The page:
The City of London Diversifies With New Mall

The City of London - the financial district comprised of one square mile of London's Roman boundary has erected a new shopping center that planners hope will stimulate the area's development as a competitor to the busier West End.
September 13, 2010, 9am PDT | George Haugh
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"The new mall, which takes Cheapside back to its roots ("cheap" means market), is expected to put pressure on other shops to extend their opening hours and could transform the Square Mile with its 10,000 residents from a ghost town at weekends into a tourist mecca," writes Julia Kollewe.

Peter Rees, the City of London's planning officer, says: "You've got to keep rebranding in terms of making a place better all the time." He is convinced the City is becoming more fun, noting, for example, that the nightclubs clustered in Cornhill are busy well into the early hours.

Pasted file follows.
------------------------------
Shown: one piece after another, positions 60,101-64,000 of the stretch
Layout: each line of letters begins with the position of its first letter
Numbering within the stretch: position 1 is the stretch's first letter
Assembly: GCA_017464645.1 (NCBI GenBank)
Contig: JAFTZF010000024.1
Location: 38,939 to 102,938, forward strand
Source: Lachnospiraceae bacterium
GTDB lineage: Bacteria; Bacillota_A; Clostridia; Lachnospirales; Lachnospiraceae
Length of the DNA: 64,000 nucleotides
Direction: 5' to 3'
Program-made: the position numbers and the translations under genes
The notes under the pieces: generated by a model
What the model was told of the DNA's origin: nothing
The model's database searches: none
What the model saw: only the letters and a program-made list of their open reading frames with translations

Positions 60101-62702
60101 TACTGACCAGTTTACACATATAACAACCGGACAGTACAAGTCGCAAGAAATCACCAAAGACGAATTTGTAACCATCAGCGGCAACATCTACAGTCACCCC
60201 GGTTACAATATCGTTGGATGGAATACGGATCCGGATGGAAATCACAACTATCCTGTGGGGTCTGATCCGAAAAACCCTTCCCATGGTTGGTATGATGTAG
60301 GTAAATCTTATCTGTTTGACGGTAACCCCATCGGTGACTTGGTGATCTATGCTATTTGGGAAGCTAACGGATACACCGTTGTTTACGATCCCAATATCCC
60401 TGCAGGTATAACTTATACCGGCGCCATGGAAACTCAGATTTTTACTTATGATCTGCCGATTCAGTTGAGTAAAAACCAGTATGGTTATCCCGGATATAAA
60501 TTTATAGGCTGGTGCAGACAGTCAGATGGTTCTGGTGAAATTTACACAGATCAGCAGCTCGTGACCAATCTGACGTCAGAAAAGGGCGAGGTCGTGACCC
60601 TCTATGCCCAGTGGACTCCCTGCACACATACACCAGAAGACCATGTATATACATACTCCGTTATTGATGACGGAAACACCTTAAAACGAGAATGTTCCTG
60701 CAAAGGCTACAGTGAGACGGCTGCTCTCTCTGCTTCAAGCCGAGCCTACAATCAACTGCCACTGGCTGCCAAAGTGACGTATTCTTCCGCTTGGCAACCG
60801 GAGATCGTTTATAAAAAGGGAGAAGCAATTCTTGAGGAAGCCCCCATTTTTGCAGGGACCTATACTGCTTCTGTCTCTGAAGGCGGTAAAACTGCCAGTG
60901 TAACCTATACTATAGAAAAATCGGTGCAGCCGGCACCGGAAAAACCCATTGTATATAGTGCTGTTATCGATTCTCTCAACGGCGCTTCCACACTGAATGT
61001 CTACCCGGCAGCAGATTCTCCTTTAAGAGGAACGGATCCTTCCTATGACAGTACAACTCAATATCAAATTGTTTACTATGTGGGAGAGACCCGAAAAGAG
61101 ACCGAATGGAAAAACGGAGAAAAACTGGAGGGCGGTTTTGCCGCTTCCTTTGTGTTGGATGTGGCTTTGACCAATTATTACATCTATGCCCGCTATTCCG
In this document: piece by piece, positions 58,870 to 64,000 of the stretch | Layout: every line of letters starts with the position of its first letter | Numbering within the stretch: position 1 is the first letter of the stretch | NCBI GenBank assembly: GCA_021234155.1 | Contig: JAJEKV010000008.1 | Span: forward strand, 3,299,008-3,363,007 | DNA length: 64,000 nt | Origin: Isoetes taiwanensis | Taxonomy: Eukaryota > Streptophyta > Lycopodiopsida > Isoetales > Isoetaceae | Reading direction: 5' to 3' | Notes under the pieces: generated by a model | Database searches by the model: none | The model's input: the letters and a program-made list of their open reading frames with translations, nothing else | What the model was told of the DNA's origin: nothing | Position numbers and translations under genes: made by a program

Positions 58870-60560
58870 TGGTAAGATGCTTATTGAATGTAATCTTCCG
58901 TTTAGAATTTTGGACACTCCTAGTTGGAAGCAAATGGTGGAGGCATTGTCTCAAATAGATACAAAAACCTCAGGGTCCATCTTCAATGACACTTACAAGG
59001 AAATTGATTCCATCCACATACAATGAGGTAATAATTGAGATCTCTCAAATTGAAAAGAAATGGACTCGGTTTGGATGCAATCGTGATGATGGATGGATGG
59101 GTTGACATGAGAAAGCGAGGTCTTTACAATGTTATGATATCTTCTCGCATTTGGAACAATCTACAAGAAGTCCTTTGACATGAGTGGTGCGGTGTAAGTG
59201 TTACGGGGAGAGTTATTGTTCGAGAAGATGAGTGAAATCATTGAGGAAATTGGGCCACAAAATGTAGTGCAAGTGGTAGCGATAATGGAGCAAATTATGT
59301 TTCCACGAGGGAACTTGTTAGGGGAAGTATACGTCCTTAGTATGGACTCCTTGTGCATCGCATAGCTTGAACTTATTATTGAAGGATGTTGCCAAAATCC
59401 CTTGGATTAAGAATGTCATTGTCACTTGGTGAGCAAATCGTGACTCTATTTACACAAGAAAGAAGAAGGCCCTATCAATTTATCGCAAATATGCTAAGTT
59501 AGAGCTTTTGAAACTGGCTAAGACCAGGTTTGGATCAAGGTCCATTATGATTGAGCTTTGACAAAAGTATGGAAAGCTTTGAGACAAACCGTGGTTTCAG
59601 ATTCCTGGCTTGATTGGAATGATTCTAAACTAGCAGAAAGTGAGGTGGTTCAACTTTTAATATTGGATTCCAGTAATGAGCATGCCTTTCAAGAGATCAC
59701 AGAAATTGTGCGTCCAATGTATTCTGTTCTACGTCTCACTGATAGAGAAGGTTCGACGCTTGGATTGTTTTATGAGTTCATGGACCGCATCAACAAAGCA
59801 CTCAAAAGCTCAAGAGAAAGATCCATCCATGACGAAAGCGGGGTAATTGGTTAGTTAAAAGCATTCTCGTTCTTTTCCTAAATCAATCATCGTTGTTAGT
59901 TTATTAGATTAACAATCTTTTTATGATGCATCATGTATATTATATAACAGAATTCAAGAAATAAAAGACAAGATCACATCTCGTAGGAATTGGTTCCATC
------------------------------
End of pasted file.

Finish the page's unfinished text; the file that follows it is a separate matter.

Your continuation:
One of Rees' buzzwords is "place-making", by which he means the art of linking up the spaces between buildings with pedestrian routes – 90% of all journeys in the City are made on foot – and providing places where people can relax, such as small parks and fountains.

He sees the City as a "collection of beehives on top of a compost heap" and stresses the importance of having alleyways, pubs and coffee shops where people can linger and gossip. "That's very difficult to codify and plan for, but very easy to kill with bad planning."

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Published on Thursday, September 9, 2010 in The Guardian
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